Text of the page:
It so happens that while I was on vacation I discovered that my mobile phone had two books uploaded to it, one being Pride And Prejudice, so having nothing to do in the evenings, I decided to re-read it.
Of course, not only have I read the novel multiple times before, but also watched the famous TV series with Colin Firth I don't know how often. It was an interesting experience, though, to read it again at a more mature age than 20+.
Pride and Prejudice is perhaps the most famous work of Miss Austen, probably partly due to its inherent liberalism, which deserves a blog post of its own, so that there is hardly any need to tell or even to remind my readers what the story is all about. By now everyone knows, or at least have heard, about the romance between Elisabeth Bennet and Mr Darcy and the obstacles they have to overcome on their way to living happily ever after.
Even minor characters hardly need any introduction, and the general opinion concerning them is more or less fixed, so if one asks who is the villain of the story pretty much everybody will point to Mr Wickham, a reckless cad who refuses to pay his debts of honour and spends his time seducing young girls of fifteen. There is little to say in defence of his behaviour, so I'm not even going to try. Instead, I want to direct your attention to another character, who is hardly less responsible for the disaster which awaits the Bennet family in the end.
Let's look at the situation in the story from a pragmatic instead of a romantic point of view. What do we see? There are five Bennet girls who, though daughters of a gentleman, have virtually no dowry and after the death of their father will lose the roof over their heads as well, since their estate is entailed to Mr Collins. Their mother who is shown as vulgar and silly and constantly made fun of, realises the seriousness of the situation and does everything humanly possible to marry them off, while their father seems not to care at all.
By now you all must understand what I'm trying to say. Mr Bennet marries a rather poor and stupid girl who is also socially beneath him. When he finally realises she is stupid, instead of trying at least to raise the children well, he retreats into his library and lets his idiotic wife indulge and spoil the younger children as much as she wishes, without even trying to influence them in a more positive way or to teach them (especially Lydia) some rudimentary morals.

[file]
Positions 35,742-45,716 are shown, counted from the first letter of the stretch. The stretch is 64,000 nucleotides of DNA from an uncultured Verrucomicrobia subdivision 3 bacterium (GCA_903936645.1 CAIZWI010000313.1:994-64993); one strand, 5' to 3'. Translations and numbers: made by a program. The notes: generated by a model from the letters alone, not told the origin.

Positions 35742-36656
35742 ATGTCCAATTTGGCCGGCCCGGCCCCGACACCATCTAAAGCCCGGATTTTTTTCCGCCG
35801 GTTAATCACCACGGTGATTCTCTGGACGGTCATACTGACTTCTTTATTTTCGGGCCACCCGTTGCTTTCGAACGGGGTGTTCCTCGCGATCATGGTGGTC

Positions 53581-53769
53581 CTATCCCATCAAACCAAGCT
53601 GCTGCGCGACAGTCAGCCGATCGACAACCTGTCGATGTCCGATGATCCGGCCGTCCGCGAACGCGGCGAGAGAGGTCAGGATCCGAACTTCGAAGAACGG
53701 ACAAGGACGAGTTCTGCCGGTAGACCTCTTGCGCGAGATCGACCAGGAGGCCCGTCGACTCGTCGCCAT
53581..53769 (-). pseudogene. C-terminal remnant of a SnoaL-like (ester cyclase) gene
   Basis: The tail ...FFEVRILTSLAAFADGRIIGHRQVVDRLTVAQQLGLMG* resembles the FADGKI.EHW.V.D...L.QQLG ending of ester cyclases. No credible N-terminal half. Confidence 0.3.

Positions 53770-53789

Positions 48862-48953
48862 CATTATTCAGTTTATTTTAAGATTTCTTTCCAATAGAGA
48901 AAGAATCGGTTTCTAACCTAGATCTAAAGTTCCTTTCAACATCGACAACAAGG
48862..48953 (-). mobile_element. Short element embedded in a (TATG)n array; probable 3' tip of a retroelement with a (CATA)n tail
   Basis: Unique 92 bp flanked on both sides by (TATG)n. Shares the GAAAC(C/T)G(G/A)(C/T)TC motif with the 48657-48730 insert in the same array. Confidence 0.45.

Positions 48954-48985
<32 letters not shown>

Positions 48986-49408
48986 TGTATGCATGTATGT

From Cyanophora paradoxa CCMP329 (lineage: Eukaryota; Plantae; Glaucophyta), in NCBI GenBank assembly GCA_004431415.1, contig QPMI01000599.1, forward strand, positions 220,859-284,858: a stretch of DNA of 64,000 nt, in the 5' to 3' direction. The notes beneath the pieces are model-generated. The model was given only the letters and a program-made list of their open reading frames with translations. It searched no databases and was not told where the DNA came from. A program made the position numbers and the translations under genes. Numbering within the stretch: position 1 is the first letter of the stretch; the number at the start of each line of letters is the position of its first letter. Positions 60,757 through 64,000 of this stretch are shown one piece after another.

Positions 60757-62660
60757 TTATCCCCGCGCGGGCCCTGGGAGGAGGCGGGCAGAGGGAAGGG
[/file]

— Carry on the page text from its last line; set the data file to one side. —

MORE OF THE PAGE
It's enough that his two eldest daughters are not total idiots, it seems. He doesn't even bother to hire a governess though he could perfectly well afford it, allowing the children to do pretty much what they wish. Elisabeth, a gentleman's daughter, can't ride a horse, for instance.
Mr Bennet has a considerable income, and since there is but 7 years difference between his youngest and his eldest daughter, he learns soon enough he will never have a son, yet does he try to save money to provide for his children after his death? Not a penny. Moreover, he actively undermines the efforts of the girls' mother to find suitable marriage partners for them, by refusing to curb the behaviour of his three younger daughters which brings the ridicule upon the whole family wherever they go.
Not to forget, that it's possibly his influence which persuades Elisabeth to get married only "out of great love" since in the end of the story, he actively tries to persuade her not to marry Darcy. The question of what would be his daughter's future otherwise seems to never enter his head.
And here I come to my next point. In the times when the novel was written, by law and custom, the father had all the authority in his family over his children and his wife, and yet he chose not exercise it, hoping that the things will turn out well in the end. They do, but only because the author's fantasy allows it. Pride And Prejudice has one of the most unrealistic endings in literature and films and next time I''ll write why.